Thursday, June 18, 2009

Summer Survival Journal: Entry Two

I think it's day eleven, maybe twelve - I'm not sure. The days all run together in endless chaos. I have accepted the fact that this is my fate. I feel a certain responsibility for those sharing the camp with me - and, yes, an affection I cannot describe. Though I still do not understand the way they think or some of the things they say. Their questions remain endless and mind boggling. No, I do not know what we will be having for dinner three days from now. At this point, I barely remember my name and often catch myself before responding in the high-pitched tone the natives use to call me.
The food supply I laid in very recently is nearly depleted despite several more journeys to hunt and gather. My trading implements are near zero and it's several more days until I can restore them. And still they're hungry - needing specific items, like milk and bread. I do not know what's happening to the provisions. Perhaps a thief is sneaking into camp in the middle of the night to further decimate our supplies?
And the rain! Will it ever stop? There has been no way to distract them - no peace and quiet. The natives appear to be handling this situation much better than I. They dance, sing, and laugh in a decibel that threatens to break my eardrums. They do not stop. Ever. Even when it's past time for restorative sleep. The disruptions hack away at my soul.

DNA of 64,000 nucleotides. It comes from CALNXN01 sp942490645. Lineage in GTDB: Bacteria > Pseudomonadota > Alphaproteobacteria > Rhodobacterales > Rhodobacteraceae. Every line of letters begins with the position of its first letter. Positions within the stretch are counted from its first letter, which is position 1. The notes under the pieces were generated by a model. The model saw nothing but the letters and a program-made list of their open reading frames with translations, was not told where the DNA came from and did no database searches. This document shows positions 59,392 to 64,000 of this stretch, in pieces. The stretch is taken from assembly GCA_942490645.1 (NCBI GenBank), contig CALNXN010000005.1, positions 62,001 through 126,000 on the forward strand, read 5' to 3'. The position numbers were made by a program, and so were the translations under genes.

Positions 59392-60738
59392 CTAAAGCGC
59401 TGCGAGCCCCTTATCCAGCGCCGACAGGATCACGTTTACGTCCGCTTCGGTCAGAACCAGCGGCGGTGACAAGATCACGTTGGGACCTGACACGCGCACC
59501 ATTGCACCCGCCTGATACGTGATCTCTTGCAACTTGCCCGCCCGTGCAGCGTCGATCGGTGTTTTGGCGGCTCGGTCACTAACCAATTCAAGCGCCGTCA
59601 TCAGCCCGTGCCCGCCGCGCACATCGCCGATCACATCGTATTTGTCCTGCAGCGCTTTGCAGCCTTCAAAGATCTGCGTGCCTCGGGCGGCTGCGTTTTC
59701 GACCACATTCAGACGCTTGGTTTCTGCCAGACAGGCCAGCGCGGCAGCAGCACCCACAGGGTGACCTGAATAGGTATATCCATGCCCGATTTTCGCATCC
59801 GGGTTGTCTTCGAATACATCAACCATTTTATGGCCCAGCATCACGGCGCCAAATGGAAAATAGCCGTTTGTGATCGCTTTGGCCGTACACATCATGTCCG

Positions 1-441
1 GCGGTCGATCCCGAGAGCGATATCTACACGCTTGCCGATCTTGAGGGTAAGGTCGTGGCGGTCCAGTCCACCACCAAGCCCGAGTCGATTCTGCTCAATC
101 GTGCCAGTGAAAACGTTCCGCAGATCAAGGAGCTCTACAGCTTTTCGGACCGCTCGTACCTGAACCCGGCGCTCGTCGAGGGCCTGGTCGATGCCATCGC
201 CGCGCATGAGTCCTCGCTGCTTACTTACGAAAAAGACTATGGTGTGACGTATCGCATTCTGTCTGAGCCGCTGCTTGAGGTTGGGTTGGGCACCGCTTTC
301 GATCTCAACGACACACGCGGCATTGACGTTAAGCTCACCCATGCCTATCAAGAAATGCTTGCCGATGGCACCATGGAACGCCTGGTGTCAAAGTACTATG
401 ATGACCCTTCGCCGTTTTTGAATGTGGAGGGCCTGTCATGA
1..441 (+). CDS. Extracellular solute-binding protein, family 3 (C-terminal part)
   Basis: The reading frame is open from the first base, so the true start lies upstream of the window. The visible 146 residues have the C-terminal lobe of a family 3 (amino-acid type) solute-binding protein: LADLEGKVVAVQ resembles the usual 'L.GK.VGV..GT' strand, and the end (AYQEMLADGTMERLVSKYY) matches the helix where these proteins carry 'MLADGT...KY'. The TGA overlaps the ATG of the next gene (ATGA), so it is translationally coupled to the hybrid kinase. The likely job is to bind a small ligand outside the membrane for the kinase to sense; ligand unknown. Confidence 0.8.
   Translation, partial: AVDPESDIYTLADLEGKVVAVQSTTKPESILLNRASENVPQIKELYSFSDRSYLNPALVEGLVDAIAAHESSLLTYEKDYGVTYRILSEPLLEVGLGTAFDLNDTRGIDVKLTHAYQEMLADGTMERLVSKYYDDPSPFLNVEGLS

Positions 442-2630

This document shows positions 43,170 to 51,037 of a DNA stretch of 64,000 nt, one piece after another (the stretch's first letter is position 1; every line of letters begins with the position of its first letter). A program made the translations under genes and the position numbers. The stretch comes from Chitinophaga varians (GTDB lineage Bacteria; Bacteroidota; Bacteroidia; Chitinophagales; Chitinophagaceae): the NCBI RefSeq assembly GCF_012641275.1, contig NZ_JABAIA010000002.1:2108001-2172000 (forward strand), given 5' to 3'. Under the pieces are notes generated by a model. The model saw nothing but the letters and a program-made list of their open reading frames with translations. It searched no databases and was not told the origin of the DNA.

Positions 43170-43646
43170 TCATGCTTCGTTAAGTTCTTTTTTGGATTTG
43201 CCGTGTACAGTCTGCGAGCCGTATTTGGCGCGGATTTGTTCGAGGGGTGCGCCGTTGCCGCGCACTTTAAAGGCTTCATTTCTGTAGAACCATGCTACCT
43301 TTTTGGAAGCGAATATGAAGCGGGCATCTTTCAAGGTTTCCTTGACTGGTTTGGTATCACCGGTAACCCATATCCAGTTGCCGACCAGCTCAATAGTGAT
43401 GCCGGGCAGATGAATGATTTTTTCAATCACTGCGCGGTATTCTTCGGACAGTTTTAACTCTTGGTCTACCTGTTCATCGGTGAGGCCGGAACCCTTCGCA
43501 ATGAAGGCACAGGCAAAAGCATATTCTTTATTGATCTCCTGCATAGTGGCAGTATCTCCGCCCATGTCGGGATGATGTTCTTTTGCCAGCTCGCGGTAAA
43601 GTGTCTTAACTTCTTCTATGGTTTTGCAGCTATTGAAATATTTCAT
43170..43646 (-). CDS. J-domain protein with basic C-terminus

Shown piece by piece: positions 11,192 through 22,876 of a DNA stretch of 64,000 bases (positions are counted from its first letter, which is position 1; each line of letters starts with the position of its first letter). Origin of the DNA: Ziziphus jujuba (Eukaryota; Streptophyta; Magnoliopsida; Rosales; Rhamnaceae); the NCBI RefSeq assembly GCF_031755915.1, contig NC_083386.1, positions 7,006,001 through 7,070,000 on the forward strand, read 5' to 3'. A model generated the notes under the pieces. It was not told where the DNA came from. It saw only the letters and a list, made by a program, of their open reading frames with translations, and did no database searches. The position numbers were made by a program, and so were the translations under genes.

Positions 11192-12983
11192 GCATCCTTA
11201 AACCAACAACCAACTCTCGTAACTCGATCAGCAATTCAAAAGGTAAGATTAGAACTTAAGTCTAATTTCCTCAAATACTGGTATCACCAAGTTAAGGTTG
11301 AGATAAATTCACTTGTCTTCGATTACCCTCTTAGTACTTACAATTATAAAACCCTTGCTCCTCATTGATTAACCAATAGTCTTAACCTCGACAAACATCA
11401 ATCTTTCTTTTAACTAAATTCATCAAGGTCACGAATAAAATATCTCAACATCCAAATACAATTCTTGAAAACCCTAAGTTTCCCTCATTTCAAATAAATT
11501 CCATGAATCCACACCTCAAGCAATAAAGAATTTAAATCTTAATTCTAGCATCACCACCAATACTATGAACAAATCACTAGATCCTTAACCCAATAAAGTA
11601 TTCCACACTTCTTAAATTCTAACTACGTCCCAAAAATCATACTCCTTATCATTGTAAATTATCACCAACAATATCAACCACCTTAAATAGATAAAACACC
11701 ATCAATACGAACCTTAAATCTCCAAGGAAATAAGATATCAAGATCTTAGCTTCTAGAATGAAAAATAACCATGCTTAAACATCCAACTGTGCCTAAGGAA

I fear today's event. The other locals are in party mode, drawing visitors from surrounding places and clogging the pathways and travel routes with shoulder-to-shoulder bodies. Most of my natives, including the visiting ones, are caught up in the thrill of it all. Some are not, but have been forced to participate because of affiliations they maintain. It means I must travel and interact with the visitors. I also must take special precautions to maintain the validity of our private space. The incoming travelers have no concern for camp boundaries and think nothing of intruding into private spaces. I believe it must be a cultural difference, though I do not like this. Friendlier travelers will be welcome in our camp and around our fire. I have no way of knowing when or how many. The constant rain may change the norm. My usual companion - the now naked dog - is no help today. She is concerned and distracted by the travelers and has taken to hiding in a corner of our dining area. Her stress comes out in a way very similar to the natives - noise and frenzied activity that further threatens my sanity.
One wonders if it's possible to get to the end of this day with wits and life intact? I have survived before, but each year is different than the last and I never know exactly what to expect. I can only hope some sanity will come with the return of the man who lives here with me.
I do not think help is coming. I have stopped watching for it.
Who knows how much longer I can maintain the facade of authority? I fear it's the only thing keeping me from facing a pot of boiling water.
If you get here and find my head on a pike, you will know...